- When deciding on a lunch venue, I went to use location app Yelp! for a crowd sourced suggestion but remembered Yelp needed a Smartphone to work.
- When coming to pay the lunch bill, realising there was probably a money off voucher I could use online but sadly, it would stay there this lunchtime.
- When deciding on a movie to see at the cinema, having to walk to the cinema and see what was on rather than checking it out online first.
- Remembering to turn my Smartphone to silent during the movie, only to remember my Smartphone was silent at home already.
- When deciding whether to meet friends in town for a drink after work, realising that unless I wanted to trawl the pubs of Birmingham to randomly find them (not necessarily a bad idea) that I couldn’t phone or SMS them to see if they were out.
- Going to listen to a Podcast while out for a walk, which is difficult without Podcasts or anything to play Podcasts with.
On the evening, I enjoyed being sat at home and watching a movie without being distracted by my Smartphone beeping but still feeling pangs on FOMO (Fear of Missing Out) and wondering if my friends had perhaps text me to ask me to meet them at the greatest party there ever was that night (they didn’t) or that if any incredibly important emails had arrived (they hadn’t).
Despite feeling a little bit anxious when I disconnected yesterday, I knew the world would continue turning. I knew that it was highly likely that I’d not missed any important messages. I knew that anything important I received when disconnected could and would wait until the next day.
But it did feel good to reconnect this morning and confirm that I’d not missed out on anything important and that sadly, I’d not been missed <sniff>.
In short, as anyone who has been without Broadband Internet at home or has experienced a broken Smartphone will know, being disconnected from the wider world in this way leaves you at a disadvantage. People can’t contact you (which is good and bad). You can’t do on the spot research (which is mostly bad, but easily overcome). You’re disconnected from the worlds biggest information store – the Internet.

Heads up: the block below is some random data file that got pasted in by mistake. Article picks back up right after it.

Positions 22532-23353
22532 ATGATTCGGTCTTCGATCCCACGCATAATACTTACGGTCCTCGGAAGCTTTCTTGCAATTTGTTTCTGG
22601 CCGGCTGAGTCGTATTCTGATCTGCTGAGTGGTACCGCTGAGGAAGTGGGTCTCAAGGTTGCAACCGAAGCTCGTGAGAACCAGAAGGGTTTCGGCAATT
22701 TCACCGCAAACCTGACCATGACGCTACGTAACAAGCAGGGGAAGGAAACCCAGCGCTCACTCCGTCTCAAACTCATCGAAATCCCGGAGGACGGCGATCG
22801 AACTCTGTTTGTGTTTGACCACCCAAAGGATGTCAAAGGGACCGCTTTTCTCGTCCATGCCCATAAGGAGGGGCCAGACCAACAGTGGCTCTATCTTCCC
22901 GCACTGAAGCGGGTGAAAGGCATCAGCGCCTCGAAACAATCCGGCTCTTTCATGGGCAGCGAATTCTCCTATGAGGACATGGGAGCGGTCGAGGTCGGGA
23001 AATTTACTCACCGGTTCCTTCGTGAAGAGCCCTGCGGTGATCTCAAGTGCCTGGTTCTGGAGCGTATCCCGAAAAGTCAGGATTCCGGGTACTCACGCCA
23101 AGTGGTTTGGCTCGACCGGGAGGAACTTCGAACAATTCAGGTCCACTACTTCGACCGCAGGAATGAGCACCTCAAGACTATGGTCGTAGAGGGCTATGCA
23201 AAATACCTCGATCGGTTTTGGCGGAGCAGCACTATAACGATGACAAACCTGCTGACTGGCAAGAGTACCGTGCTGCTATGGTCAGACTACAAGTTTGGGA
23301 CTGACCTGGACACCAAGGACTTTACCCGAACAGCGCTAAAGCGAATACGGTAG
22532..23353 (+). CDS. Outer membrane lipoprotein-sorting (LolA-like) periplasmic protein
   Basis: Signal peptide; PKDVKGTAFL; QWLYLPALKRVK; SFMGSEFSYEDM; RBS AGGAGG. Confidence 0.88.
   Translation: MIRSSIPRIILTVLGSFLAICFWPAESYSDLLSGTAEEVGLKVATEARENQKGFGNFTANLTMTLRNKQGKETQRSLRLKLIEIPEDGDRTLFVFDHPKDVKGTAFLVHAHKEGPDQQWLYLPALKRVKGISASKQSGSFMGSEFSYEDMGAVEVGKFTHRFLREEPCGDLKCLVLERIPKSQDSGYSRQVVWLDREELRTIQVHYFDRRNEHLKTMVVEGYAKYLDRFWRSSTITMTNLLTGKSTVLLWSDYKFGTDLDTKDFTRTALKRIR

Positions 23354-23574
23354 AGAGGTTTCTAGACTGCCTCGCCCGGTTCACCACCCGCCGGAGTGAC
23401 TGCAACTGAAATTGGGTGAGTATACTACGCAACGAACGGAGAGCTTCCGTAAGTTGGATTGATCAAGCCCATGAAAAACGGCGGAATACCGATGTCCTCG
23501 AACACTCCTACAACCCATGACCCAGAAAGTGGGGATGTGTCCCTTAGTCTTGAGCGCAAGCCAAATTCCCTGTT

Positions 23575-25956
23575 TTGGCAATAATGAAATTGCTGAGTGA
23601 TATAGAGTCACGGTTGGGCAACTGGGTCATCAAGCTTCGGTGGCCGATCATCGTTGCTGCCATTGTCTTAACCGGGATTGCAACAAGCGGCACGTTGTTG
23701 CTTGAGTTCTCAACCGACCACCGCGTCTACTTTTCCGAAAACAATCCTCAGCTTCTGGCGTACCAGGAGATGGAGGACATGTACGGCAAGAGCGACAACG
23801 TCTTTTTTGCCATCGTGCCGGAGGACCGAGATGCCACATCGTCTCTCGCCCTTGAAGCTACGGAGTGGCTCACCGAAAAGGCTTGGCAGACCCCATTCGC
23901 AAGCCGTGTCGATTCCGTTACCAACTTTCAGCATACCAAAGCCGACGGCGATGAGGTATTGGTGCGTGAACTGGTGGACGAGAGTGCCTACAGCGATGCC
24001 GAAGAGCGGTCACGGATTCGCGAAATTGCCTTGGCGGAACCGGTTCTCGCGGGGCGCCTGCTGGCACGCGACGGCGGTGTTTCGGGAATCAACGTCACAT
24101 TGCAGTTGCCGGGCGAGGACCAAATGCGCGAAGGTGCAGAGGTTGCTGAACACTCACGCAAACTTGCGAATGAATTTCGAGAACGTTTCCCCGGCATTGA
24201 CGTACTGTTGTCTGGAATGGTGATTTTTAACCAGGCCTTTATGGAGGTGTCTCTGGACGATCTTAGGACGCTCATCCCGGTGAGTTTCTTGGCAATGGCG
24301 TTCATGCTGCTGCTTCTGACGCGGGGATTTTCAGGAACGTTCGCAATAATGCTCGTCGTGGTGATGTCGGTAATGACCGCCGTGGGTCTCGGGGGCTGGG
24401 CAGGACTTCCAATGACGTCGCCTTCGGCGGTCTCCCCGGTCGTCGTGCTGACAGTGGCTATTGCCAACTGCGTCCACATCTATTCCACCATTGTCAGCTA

But positively, being off-line means you’re also forced to be in the moment and enjoy your surroundings instead of trying to capture thoughts and images of them to share with the network of people you’re connected with.
As human beings, we typically multi-task very badly.
- Trying to be out with friends while also Tweeting is difficult.
- Being at a family meal while sneaking a glance at Facebook is daft.
- And trying to enjoy a concert while filming it on your Smartphone is just stupid.
Being disconnected means you’re focused on the people you’re with, the things you’re doing and the places you’re at, instead of trying to maintain a presence in the real-world as well as be connected with people, places and things elsewhere at the same time.
My takeaway from this experiment is to be conscious of living in the moment. It’s a balance. I’m definitely not about to give up on the modern world, go and live in a hut on top of a mountain in the middle of nowhere and enjoy only nature for company. But I am going to try to focus on where I am and who I’m with more. To reduce un-important distractions. To stop being concerned about what is happening elsewhere.
What about you? I’m interested to hear your thoughts in the comments below.
photo credits: Elvert Barnes via photopin cc, ell brown via photopin cc, rosipaw via photopin cc, fotologic via photopin cc, Noodles and Beef via photopin cc, Mike Licht, NotionsCapital.com via photopin cc